The Government recognises the crucial role of parents, carers and families in improving outcomes for children and young people and the need to provide support for parents, carers and families in order for them to do so.
Every Child Matters identified the broad concerns that had been shown to matter most to children and young people, and presented plans to develop the roles of the voluntary and community sectors, schools and health bodies in fulfilling needs.
Develop long term integrated strategies - but improve their output against the outcomes framework and Key Performance Indicators KPIs now. The moral imperative immanent in Every Child Matters effectively enables politicians and civil servants to centralise credit to themselves for driving forward a grand vision, whilst simultaneously diverting any blame for failures in the delivery of that programme onto local Council services, their partners and other local bodies.
Locating managers and practitioners from different disciplines and services in a multi-agency team for example, Youth Offending Team, Early Intervention Support Teamson a particular site for example, a children's centre, community health centre or extended school or both was intended to break down any obstacles and barriers that may exist between professional disciplines, services and teams.
In addition, it has drawn a range of practitioners including many informal educators into the formal surveillance process. A strategy also provides senior managers with a rationale and structure for engaging managers and practitioners in their organisation in identifying success criteria and setting targets to monitor the effectiveness of services for children and young people; identifying the information the organisation needs to acquire to increase its effectiveness; and, for managing communications inside and outside the organisation.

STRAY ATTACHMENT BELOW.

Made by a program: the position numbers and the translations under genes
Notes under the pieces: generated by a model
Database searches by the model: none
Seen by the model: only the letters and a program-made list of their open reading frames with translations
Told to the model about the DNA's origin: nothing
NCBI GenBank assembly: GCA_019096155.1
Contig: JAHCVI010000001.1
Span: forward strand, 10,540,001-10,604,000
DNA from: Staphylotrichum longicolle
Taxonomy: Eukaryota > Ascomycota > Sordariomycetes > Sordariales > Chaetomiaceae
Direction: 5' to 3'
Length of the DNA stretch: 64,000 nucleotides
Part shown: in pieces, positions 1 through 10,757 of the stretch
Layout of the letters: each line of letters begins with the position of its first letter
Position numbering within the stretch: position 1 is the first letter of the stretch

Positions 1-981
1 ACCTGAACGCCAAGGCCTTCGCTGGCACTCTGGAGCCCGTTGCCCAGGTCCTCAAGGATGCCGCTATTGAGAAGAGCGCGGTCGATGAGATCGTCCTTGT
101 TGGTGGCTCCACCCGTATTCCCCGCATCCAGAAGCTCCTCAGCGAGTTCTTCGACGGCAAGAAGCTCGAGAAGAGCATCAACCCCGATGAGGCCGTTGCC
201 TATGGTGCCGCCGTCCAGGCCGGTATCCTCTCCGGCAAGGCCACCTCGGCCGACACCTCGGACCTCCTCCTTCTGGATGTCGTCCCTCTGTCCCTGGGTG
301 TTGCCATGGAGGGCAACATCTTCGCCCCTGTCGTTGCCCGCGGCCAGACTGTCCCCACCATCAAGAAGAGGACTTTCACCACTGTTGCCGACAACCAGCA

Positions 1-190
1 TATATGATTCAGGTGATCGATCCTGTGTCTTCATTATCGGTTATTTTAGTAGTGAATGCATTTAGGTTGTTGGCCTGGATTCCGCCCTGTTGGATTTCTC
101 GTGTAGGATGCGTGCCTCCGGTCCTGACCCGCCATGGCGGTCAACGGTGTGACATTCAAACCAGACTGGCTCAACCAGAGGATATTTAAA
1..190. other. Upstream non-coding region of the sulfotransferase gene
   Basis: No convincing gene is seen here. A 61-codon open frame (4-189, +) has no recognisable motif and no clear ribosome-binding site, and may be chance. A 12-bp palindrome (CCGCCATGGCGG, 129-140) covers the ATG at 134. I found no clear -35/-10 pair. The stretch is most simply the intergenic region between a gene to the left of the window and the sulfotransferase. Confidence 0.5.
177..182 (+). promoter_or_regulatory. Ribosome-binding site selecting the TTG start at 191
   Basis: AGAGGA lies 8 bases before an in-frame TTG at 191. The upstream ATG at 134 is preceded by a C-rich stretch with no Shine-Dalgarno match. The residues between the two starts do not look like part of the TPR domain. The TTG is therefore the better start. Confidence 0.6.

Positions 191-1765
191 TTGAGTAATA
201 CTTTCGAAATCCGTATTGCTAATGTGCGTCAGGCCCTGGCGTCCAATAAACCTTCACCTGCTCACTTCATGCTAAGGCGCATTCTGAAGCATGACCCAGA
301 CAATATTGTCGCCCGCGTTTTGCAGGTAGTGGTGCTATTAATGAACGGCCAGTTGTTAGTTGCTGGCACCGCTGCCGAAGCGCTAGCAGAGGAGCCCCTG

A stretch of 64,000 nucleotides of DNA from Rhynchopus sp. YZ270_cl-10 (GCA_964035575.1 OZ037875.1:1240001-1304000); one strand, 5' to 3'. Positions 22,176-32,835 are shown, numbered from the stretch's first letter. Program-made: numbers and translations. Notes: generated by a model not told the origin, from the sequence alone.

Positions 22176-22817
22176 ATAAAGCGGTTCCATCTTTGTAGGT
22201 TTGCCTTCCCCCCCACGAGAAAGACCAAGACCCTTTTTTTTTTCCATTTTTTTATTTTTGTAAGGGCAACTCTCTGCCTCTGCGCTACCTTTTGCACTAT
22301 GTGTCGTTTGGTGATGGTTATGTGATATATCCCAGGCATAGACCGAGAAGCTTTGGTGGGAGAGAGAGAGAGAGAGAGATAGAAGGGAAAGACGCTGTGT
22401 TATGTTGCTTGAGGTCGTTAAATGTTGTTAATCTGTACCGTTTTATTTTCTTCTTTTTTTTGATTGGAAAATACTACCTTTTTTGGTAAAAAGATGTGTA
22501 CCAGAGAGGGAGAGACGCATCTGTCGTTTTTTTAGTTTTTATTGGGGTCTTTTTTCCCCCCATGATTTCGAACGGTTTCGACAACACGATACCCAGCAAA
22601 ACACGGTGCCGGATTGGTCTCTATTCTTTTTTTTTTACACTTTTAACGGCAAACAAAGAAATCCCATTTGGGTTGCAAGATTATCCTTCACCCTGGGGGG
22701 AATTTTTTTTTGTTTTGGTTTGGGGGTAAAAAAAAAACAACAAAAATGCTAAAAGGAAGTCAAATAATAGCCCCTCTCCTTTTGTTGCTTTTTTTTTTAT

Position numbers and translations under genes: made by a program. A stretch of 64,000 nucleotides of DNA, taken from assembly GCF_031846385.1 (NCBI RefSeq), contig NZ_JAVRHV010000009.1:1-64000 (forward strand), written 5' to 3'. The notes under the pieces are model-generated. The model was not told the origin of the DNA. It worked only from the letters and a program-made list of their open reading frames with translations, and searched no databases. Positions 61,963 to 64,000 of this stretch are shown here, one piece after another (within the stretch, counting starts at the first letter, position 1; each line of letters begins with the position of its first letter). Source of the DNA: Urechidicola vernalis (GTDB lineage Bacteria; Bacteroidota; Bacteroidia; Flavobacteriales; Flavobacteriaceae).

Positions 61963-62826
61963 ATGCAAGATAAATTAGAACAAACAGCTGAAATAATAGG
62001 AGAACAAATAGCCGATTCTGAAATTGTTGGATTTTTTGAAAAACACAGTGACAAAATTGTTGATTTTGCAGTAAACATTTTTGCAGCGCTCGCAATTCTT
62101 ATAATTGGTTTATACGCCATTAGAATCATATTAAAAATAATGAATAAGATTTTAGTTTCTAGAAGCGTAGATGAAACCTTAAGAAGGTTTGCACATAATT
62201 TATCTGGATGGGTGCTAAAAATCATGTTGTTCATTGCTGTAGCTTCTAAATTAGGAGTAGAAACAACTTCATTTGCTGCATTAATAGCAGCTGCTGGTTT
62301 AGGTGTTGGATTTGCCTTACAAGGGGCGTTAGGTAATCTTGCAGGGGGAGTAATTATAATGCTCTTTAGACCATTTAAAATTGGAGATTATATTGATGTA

Also, I will discuss the significance and possible barriers of inclusion. For example, Councils in Wales, Northern Ireland and Scotland - and their partners and other bodies — are not required to re-design and integrate services to enable children and young people to make progress against five key outcomes.
How will collective decisions be made by partner organisations about whether services and teams are effective in improving outcomes, and evaluate whether the effectiveness of a service or team is in proportion to what it costs. The principles and values underpinning the Every Child Matters agenda remain central to the work of practitioners working with young people with BESD, as they should strive for all young people to continue to meet the five outcomes identified, which overall will help to contribute to healthy development and well-being for young people.
Being healthy Enjoying good physical and mental health and living a healthy lifestyle Article 9 Right to family life unless the child is abused or neglected Article 24 Right to health care, clean drinking water, nutritious food and a clean environment Article 10 Right of families to be together Article 31 Right to rest, play and enjoy art and culture Article 36 Right to protection from any activities that harm welfare and development Refugee children have the right to protection and assistance and the same rights as other children wherever they are or whatever their circumstance.